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Alcohol Effects

Even in small amounts, alcohol can wreak havoc on every part of the body. For people who drink heavily and frequently, real and serious damage can be done to the brain, respiratory system, digestive system, immune system, and cardiovascular system.

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How Alcohol Consumption Affects Your Body

Excessive alcohol use or alcohol use disorder can lead to serious health conditions, regardless of whether it’s for a single occasion or consistent heavy drinking. High levels of alcohol can lead to immediate health problems such as alcohol poisoning and accidents or worsened violence caused by impairment.

Being aware of the life-threatening effects of alcohol is essential to avoiding serious health problems and getting help for alcohol use disorder. Knowing your health risks when drinking alcohol can help you make the best decision for your health and the health of others.

There are also deeper side effects alcohol intake can cause beyond the immediate health concerns. Even moderate drinking can increase your risk of long-term health issues in every part of the body.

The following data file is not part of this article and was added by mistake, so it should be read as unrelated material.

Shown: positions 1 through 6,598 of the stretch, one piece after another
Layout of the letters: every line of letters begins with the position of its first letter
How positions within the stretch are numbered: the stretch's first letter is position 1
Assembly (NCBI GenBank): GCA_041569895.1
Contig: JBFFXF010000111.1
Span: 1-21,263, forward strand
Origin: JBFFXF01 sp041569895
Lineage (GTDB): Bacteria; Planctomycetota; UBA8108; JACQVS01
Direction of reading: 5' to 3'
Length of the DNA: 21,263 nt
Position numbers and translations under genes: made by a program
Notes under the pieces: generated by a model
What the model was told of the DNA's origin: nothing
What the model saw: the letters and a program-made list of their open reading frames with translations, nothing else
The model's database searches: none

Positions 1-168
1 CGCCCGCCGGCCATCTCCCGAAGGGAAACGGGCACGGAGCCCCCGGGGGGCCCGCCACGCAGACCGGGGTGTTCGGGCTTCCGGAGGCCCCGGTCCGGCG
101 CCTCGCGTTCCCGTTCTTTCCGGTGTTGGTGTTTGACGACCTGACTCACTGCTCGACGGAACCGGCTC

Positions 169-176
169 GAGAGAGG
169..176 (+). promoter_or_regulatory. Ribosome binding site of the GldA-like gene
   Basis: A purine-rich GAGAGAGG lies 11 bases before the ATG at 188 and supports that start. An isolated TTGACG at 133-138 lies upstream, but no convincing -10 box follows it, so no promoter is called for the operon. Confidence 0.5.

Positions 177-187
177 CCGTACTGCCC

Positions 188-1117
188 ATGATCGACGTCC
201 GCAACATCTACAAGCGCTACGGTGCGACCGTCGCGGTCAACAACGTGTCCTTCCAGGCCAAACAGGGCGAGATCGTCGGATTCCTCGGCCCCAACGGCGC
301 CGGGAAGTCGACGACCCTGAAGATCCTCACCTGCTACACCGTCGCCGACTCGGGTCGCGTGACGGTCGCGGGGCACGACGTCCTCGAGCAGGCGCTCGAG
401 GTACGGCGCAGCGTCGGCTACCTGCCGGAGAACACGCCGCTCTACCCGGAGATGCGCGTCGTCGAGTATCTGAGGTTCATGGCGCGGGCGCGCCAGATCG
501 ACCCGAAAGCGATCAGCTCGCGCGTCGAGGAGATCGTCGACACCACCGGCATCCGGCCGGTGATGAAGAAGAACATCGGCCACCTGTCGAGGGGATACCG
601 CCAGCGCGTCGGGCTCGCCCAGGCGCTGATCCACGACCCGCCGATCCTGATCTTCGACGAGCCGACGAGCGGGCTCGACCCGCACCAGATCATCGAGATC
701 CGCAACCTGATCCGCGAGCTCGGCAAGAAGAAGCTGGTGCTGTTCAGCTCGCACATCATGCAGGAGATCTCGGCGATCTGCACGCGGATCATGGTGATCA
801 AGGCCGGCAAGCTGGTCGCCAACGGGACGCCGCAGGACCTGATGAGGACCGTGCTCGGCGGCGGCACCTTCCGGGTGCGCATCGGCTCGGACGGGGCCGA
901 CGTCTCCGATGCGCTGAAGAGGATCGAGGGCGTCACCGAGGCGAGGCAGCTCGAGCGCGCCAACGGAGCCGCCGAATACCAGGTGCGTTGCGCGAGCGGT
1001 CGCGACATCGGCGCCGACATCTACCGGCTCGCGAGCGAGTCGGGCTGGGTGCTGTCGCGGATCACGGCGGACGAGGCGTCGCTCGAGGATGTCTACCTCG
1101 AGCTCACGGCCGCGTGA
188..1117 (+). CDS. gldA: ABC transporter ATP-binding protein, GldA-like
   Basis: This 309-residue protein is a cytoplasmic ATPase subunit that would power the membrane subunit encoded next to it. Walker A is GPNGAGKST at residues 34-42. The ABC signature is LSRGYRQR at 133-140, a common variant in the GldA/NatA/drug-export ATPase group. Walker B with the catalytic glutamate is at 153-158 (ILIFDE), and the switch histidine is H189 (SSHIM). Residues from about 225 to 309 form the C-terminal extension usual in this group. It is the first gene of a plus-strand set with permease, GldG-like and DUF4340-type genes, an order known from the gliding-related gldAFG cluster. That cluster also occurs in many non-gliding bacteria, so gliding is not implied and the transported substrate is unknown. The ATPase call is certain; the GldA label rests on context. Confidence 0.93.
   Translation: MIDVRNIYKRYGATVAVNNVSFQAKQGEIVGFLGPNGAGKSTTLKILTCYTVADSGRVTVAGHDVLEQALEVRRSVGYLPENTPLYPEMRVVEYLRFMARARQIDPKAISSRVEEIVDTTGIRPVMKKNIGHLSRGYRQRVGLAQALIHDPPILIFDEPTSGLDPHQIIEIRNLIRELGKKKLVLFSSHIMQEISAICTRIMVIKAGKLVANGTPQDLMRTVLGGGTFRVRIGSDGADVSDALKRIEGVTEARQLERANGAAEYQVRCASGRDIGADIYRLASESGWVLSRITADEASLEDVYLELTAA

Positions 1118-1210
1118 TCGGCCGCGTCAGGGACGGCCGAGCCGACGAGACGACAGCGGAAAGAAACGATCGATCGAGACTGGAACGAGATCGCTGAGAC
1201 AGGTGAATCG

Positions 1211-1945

Brain and Central Nervous System

Alcohol consumption throws the brain into chaos by interfering with communication pathways and altering the brain’s basic functions. While under alcohol’s influence, areas of the brain responsible for speech, memory, balance, inhibitions, and reasoning are impaired.

Most of these effects fade for occasional drinkers after sobering up. However, long-term excessive drinking can lead to permanent brain damage to vital areas of the brain.

Alcohol-induced nutrition deficiencies and alcohol-induced seizures can also contribute to the risk of brain damage.

For underage drinkers or young people whose brains are still growing, the effects of alcohol consumption can cause long-lasting alterations to brain development and functions. Memory problems due to alcohol blackouts are another common health risk.

Other risks caused by alcohol’s effect on the brain include:

  • Slowed heart rate
  • Slowed breathing
  • Lower body temperature
  • Affected ability to learn new things
  • Impaired memory
  • Loss of emotional control
  • Dementia